Danone and Nestlé commit to UK infant formula Code of Practice
Produced by The British Specialist Nutrition Association (BSNA), the Infant Nutrition Industry (INI) Code, applies to BSNA members, who include Danone, Nestlé, Abbott, HiPP and Mead Johnson, in guidelines that also look to address product composition, sales, marketing and clinical research.
“The INI Code has been introduced to bring a clarity and uniformity of standards across the infant nutrition businesses,” said Declan O’Brien, director-general of the BSNA.
“The infant nutrition industry is one of the most tightly regulated food sectors in the world.”
Modelled on the industry codes of other highly regulated industries, such as the ABPI Code of Practice for the pharmaceutical industry, O’Brien added that complaints made against a company under the INI Code would be regarded as a serious matter both by that company and by the industry as a whole.
The INI Code of Practice Authority (INICPA) will require appropriate corrective action to be taken by any company found to be in breach of the INI Code,” he added.
The Code applies to the products used for infants aged 0-12 months as well as infant formula suitable from birth (also known as ‘first infant milk’)
Follow-on formula suitable from 6-12 months, designed for use as part of a mixed weaning diet also falls under the code’s remit, as do specialist formulas designed for infants from 0-12 months and used under medical supervision.
The Code will be regulated by the formation of a new, independent Code of Practice Authority (INICPA), which will investigate complaints made and have the power to require any company found to be in breach of the Code to take appropriate steps to correct it.
Voluntary self-regulating code
The BSNA stressed that the complaints procedure would be an online process, with the outcome of complaints published by the group at www.bsna.co.uk. The complaints procedure is expected to go live on 1 March 2019.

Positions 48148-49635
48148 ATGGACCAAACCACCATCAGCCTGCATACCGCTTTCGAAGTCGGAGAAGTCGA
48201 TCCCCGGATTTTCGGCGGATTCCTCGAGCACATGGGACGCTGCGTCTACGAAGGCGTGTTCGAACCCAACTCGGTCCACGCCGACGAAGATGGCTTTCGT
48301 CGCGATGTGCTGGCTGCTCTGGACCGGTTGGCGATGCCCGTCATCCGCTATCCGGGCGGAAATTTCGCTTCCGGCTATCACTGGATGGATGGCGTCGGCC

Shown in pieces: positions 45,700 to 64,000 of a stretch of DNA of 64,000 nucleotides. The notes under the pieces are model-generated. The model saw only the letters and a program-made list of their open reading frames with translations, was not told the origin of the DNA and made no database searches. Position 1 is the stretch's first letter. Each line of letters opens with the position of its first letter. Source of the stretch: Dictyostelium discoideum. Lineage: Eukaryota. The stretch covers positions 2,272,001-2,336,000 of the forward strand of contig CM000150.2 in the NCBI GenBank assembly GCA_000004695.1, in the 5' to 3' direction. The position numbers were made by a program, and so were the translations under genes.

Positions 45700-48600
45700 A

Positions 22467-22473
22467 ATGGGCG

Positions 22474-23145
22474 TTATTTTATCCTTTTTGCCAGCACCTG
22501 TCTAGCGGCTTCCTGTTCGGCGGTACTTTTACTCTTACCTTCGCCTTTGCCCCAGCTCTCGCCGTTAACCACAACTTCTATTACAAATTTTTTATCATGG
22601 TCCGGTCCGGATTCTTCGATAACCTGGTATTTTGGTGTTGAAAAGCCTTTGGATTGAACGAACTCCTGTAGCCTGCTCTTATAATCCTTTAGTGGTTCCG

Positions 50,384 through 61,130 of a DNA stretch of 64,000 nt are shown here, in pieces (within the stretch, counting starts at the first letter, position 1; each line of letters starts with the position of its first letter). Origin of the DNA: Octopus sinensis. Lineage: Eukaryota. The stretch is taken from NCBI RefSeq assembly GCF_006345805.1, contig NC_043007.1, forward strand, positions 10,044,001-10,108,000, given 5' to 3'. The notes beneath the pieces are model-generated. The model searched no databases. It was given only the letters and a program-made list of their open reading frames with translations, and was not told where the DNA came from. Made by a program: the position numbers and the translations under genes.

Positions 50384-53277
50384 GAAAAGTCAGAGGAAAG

The formation of the voluntary self-regulating INI comes as infant formula manufacturers stand accused of a series of actions that under the new INI Code would be considered serious violations.
In November last year, campaign organisation Changing Markets Foundation claimed that four leading manufacturers of milk formulas were boosting profits by exploiting parents’ desire to give the best possible nutrition to their offspring.
In a report that looked at over 400 infant formulas made for babies under 12 months old, Nestlé, Danone, Mead Johnson Nutrition and Abbott stood accused of selling these products in 14 markets based on consumer preferences rather than science-based fact.
Further findings claimed manufacturers were needlessly adding nutrients to ‘premium’ products in an attempt to better mimic breastmilk or represent ‘the latest developments in nutritional science’.
In an industry response, issued by Brussels-based International Special Dietary Foods Industries (ISDI), the organisation said the sector “provides—based on the latest available science—high quality, safe and age appropriate nutrition for infants, and young children”.
“Putting a product on the market is affected by many factors, including R&D, which is at the core of infant and toddler nutritional products, ingredient quality, and production processes and packaging.
Likewise, other environmental, regulatory or business considerations in each country will have an impact. When marketing follow-up formula and growing-up milk, our industry agrees that it needs to be ethical, unambiguous and done transparently.”
Nestlé under spotlight
Changing Markets’ investigations didn’t stop there as they accused Nestlé of misleading consumers with nutritional claims about its infant formula products, flouting ethical marketing codes in the process.
In a report that looked into how Nestlé markets its infant milk formula across the world, investigations found ingredient and nutritional health claims appeared to follow marketing strategies instead of scientific evidence.
A spokesperson for Nestlé acknowledged that the report raised important points adding that the firm "fully support the fact that malnutrition rates globally require all actors, including industry to do their part to ensure more people have access to better nutrition across the globe".
“We note that the report emphasises the important role of infant formula in providing adequate nutrition for children when breastfeeding is not possible.
As a leader in the category, we provide products that are safe and as nutritionally complete as possible, and ensure the composition is informed by the best available science.“
Infant formulas and aluminium
Posted by Professor Christopher Exley,